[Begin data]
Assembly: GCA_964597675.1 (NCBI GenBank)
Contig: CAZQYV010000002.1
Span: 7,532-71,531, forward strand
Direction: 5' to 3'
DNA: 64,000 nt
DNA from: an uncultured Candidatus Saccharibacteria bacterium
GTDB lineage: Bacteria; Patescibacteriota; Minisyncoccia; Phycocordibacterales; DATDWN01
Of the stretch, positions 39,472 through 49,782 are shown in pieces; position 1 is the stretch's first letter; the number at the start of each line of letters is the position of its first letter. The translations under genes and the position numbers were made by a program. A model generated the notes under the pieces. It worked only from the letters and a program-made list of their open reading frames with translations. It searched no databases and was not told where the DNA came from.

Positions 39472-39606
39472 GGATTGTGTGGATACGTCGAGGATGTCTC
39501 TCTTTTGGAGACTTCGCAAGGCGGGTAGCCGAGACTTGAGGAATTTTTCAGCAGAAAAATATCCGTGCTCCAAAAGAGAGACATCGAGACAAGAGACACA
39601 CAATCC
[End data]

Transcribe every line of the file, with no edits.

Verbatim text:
Assembly: GCA_964597675.1 (NCBI GenBank)
Contig: CAZQYV010000002.1
Span: 7,532-71,531, forward strand
Direction: 5' to 3'
DNA: 64,000 nt
DNA from: an uncultured Candidatus Saccharibacteria bacterium
GTDB lineage: Bacteria; Patescibacteriota; Minisyncoccia; Phycocordibacterales; DATDWN01
Of the stretch, positions 39,472 through 49,782 are shown in pieces; position 1 is the stretch's first letter; the number at the start of each line of letters is the position of its first letter. The translations under genes and the position numbers were made by a program. A model generated the notes under the pieces. It worked only from the letters and a program-made list of their open reading frames with translations. It searched no databases and was not told where the DNA came from.

Positions 39472-39606
39472 GGATTGTGTGGATACGTCGAGGATGTCTC
39501 TCTTTTGGAGACTTCGCAAGGCGGGTAGCCGAGACTTGAGGAATTTTTCAGCAGAAAAATATCCGTGCTCCAAAAGAGAGACATCGAGACAAGAGACACA
39601 CAATCC